Reply to Objection 1: Certitude of knowledge varies in various natures, according to the various conditions of each nature. Because man forms a sure judgment about a truth by the discursive process of his reason: and so human knowledge is acquired by means of demonstrative reasoning. On the other hand, in God, there is a sure judgment of truth, without any discursive process, by simple intuition, as was stated in the FP, Q, A; wherefore God's knowledge is not discursive, or argumentative, but absolute and simple, to which that knowledge is likened which is a gift of the Holy Ghost, since it is a participated likeness thereof.
Reply to Objection 2: A twofold knowledge may be had about matters of belief. One is the knowledge of what one ought to believe by discerning things to be believed from things not to be believe: in this way knowledge is a gift and is common to all holy persons. The other is a knowledge about matters of belief, whereby one knows not only what one ought to believe, but also how to make the faith known, how to induce others to believe, and confute those who deny the faith. This knowledge is numbered among the gratuitous graces, which are not given to all, but to some. Hence Augustine, after the words quoted, adds: "It is one thing for a man merely to know what he ought to believe, and another to know how to dispense what he believes to the godly, and to defend it against the ungodly."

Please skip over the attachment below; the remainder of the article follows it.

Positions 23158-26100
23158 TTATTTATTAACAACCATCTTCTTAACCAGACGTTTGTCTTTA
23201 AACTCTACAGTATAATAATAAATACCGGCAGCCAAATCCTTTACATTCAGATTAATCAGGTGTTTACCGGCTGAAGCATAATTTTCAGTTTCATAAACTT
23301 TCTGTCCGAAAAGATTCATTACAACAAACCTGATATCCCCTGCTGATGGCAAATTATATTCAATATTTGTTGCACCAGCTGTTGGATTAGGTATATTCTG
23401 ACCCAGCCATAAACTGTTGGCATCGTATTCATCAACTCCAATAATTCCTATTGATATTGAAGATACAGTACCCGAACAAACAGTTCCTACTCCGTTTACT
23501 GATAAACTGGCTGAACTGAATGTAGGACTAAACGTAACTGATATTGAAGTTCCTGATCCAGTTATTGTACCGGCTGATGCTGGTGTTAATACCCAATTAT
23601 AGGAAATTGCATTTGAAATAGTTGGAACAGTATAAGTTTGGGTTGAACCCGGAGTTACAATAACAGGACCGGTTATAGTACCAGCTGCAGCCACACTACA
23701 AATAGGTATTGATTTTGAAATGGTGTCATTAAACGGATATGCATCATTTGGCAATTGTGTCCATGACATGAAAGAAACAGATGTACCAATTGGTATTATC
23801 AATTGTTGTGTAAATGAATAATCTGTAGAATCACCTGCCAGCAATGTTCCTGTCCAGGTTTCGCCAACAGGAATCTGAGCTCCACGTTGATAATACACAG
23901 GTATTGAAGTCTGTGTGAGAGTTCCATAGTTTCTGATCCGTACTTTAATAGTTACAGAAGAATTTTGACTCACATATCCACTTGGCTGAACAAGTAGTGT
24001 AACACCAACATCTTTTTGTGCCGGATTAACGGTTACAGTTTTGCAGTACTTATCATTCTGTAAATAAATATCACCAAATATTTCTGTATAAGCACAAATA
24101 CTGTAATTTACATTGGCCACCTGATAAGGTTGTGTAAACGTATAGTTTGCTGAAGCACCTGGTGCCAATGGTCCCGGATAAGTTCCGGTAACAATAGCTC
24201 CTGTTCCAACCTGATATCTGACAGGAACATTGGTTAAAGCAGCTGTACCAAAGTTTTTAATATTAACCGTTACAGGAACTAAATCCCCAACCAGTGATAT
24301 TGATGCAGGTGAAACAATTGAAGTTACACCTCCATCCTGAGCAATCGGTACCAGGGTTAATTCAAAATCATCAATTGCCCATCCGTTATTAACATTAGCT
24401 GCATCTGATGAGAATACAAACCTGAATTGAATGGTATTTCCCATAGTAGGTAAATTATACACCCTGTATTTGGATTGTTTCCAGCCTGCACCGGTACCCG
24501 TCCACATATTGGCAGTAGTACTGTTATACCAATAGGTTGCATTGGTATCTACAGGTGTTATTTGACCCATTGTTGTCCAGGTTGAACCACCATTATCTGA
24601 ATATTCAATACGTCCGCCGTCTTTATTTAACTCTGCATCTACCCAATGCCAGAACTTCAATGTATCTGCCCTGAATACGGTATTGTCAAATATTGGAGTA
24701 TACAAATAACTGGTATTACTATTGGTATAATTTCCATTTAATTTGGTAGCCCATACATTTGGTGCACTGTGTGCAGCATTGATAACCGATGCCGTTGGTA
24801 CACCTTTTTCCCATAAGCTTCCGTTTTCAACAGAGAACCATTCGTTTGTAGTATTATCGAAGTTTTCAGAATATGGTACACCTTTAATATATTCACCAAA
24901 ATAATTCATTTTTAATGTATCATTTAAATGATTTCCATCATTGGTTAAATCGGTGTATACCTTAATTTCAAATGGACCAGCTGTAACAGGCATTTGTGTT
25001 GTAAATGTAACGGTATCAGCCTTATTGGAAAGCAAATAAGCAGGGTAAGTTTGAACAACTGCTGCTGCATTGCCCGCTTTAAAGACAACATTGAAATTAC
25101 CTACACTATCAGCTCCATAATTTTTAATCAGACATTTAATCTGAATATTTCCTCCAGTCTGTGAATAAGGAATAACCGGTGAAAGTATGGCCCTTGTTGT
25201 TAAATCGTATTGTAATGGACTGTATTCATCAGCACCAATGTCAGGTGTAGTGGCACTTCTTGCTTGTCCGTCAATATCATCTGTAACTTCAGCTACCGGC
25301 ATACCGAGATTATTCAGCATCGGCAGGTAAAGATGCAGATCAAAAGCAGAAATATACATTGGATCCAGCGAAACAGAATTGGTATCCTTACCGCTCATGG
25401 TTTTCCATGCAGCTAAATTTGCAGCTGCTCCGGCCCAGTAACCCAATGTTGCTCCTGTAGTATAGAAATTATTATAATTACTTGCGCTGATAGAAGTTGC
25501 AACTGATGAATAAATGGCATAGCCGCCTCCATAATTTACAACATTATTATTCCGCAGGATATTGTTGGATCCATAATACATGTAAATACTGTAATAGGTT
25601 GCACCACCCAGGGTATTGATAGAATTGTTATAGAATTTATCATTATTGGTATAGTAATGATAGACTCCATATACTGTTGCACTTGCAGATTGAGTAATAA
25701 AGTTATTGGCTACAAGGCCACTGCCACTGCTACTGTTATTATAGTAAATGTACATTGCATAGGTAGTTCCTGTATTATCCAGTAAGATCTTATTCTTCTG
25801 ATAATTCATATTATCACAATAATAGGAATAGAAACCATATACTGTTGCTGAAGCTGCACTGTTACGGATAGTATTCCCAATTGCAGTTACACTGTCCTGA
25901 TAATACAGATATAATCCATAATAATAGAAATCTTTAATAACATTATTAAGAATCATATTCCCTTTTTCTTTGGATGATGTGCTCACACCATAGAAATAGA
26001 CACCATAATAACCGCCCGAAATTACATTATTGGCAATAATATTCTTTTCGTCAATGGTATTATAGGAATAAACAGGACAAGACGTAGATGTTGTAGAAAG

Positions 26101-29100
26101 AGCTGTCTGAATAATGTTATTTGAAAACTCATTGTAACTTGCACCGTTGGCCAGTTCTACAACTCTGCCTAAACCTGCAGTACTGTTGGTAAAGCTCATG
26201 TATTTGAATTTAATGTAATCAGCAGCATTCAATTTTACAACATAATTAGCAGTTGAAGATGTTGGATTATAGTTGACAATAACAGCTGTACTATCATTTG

Reply to Objection 3: The gifts are more perfect than the moral and intellectual virtues; but they are not more perfect than the theological virtues; rather are all the gifts ordained to the perfection of the theological virtues, as to their end. Hence it is not unreasonable if several gifts are ordained to one theological virtue.
Objection 1: It would seem that the gift of knowledge is about Divine things. For Augustine says (De Trin. xiv, 1) that "knowledge begets, nourishes and strengthens faith." Now faith is about Divine things, because its object is the First Truth, as stated above (Q, A). Therefore the gift of knowledge also is about Divine things.
Objection 2: Further, the gift of knowledge is more excellent than acquired knowledge. But there is an acquired knowledge about Divine things, for instance, the science of metaphysics. Much more therefore is the gift of knowledge about Divine things.